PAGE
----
>
>     On 7/25/15 5:38 AM, MM wrote:
>     > Where I choose the parser at parse time, by having a base pointer that set at parse time
>     > to point to the right rule to use, the call
>     >   lazy(*_a)
>     >
>     > from the nabialek trick example works when the rule pointed to by _a does not have any
>     > inherited attributes.
>     >
>     > How does lazy(*_a) change then?
>     >
>     > I have tried the 2nd part of the post here
>     >http://stackoverflow.com/questions/17717590/boost-spirit-qi-how-to-return-attributes-with-nabialek-trick
>     >
>     > without success.
>     >
>     > What does lazy() expect?   An actor?
>
>     lazy expects a function object. it has similar arguments as actions, so
>     you can get the _val and all the stuff just like actions. unlike actions
>     though, it is executed prior to parse.
>
>     Regards,
>     --
>     Joel de Guzman
>
> Thanks,
>
> but if in the above
>    ... >>  lazy(*_a)  ;
> _a pointer to a rule with no inherited attributes, it works.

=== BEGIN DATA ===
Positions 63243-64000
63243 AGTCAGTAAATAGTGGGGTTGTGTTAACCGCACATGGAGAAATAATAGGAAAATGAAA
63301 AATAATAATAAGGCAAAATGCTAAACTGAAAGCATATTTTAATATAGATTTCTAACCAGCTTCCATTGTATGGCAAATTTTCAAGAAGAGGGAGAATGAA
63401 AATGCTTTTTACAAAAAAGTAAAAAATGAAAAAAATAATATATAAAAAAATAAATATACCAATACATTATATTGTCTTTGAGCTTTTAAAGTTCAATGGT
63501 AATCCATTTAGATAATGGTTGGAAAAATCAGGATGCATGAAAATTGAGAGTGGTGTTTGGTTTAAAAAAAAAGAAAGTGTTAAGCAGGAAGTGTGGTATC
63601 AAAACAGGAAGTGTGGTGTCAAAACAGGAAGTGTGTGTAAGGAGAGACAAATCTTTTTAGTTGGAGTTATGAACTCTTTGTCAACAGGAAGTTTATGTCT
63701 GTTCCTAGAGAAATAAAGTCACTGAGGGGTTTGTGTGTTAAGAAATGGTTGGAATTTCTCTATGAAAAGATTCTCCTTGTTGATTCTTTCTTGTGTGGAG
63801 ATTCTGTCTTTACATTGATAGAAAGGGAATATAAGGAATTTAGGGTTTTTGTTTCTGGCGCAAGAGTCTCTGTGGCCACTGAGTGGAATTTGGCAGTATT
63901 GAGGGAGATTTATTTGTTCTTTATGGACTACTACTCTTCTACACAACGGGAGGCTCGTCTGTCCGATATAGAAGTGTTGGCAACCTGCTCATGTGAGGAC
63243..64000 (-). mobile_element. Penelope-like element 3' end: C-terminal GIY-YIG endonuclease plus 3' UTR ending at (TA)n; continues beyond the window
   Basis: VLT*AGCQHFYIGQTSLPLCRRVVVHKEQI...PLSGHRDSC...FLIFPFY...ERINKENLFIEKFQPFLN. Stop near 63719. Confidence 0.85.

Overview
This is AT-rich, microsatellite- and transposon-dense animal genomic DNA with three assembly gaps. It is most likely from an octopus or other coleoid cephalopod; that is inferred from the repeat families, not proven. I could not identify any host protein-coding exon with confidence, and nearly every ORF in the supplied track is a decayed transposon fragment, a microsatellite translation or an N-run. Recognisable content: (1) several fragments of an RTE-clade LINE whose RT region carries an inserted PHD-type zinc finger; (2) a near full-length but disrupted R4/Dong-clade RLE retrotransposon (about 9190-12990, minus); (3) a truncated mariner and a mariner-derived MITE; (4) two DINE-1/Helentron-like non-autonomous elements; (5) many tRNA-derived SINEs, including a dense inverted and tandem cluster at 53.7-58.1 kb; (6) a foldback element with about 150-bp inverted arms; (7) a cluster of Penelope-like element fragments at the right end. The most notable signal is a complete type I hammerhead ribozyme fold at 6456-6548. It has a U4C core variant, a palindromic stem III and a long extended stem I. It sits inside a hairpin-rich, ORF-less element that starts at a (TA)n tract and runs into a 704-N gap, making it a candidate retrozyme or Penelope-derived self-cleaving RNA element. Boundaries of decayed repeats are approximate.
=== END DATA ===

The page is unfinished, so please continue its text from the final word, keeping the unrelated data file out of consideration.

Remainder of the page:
>
> but if _a points to a rule with 1 attribute (for e.g _r1), how do you call that?
>
>    ... >>  lazy(*_a) (_r1)
>
> or
>
>    ... >> lazy( (*_a) (_r1) )
>
> or use a phoenix function ?

I think it should be the latter. Keep in mind though that _r1 in this case
is the inherited attribute of the rule at the call site (not the *_a). If
the inherited attribute is an int, for example, you can write:

    lazy( (*_a)(1234) )


I haven't made progress  here, so I am restarting from scratch:
The following fails to compile with g++ 5.1.1 boost 1.57. My grammar is wrong somewhere but I don't know where. The compile error refers to the "reference" header files so I guess it's the &r1 bit that doesn't work... Once the following is sorted, I will have a followup question.

#include <boost/spirit/include/support_utree.hpp>
#include <boost/spirit/include/qi.hpp>
#include <boost/spirit/include/phoenix_core.hpp>
#include <boost/spirit/include/phoenix_operator.hpp>
#include <boost/fusion/include/adapt_struct.hpp>
#include <boost/assert.hpp>
#include <iostream>
#include <string>
#include <cstdlib>

template <typename P, typename T>
void test_phrase_parser_attr(
    char const* input, P const& p, T& attr, bool full_match = true)
{
    using boost::spirit::qi::phrase_parse;
    using boost::spirit::qi::ascii::blank;

    char const* f(input);
    char const* l(f + strlen(f));
    if (phrase_parse(f, l, p, blank, attr) && (!full_match || (f == l)))
        std::cout << "ok" << std::endl;
    else
        std::cout << "fail" << std::endl;
}

int main()
{
  namespace qis = boost::spirit::qi;
  using qis::lazy; using qis::_val; using qis::lit;
  using qis::_a;
  using boost::phoenix::val;